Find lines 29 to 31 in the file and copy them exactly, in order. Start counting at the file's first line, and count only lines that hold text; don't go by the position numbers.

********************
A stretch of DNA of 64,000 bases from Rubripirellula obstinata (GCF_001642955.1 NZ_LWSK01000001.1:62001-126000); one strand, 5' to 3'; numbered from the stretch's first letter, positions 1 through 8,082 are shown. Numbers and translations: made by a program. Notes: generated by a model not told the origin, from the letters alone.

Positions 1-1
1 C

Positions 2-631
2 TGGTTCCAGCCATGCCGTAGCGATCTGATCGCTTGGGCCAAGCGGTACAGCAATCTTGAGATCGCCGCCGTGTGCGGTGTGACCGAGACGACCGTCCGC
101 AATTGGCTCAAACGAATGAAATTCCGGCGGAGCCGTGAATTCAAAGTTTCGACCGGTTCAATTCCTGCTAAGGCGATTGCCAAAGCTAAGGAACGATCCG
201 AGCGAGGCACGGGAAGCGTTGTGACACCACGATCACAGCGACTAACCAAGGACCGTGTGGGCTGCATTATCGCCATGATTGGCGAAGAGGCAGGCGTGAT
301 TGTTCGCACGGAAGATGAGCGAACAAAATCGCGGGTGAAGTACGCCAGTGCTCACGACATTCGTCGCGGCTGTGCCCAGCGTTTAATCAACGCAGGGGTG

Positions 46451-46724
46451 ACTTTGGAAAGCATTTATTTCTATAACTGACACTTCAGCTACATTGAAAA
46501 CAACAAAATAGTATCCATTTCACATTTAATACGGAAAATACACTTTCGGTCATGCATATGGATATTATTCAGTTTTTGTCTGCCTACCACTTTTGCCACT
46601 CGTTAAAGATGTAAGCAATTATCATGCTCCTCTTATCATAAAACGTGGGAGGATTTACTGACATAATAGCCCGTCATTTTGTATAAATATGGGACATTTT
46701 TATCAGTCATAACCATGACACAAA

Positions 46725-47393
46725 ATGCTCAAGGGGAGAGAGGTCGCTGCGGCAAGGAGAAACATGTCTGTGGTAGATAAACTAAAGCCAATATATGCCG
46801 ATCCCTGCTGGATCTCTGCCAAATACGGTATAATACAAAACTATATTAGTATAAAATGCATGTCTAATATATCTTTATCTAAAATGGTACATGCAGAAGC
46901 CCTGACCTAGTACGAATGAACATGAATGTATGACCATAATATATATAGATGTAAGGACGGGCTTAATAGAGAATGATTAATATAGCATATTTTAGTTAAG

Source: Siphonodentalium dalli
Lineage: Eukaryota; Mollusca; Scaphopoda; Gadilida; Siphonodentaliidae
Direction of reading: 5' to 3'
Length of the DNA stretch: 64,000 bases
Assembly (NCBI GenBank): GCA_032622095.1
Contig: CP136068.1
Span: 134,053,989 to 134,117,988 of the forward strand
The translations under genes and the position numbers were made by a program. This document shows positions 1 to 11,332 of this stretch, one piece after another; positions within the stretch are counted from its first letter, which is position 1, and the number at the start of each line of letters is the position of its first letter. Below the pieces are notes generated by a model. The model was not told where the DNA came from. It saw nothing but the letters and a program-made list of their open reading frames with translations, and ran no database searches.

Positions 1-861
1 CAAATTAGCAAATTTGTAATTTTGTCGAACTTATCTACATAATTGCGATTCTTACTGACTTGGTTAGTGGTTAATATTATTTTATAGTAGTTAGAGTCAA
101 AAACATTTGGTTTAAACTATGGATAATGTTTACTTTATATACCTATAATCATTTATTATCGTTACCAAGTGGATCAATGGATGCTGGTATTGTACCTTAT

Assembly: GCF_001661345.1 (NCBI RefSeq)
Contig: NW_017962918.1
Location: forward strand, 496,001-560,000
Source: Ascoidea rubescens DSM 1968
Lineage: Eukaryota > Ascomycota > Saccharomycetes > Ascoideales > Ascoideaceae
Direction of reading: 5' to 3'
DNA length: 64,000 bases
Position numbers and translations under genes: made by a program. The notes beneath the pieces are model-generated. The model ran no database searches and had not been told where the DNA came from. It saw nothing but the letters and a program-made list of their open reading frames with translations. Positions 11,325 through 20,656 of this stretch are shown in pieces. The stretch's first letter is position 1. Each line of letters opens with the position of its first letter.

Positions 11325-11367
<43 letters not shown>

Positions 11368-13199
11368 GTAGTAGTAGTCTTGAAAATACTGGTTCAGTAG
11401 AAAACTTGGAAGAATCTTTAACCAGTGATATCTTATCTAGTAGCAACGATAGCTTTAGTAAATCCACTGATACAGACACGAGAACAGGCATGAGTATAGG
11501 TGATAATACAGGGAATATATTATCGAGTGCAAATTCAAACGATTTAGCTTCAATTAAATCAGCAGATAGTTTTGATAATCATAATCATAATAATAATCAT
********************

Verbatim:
Assembly: GCF_001661345.1 (NCBI RefSeq)
Contig: NW_017962918.1
Location: forward strand, 496,001-560,000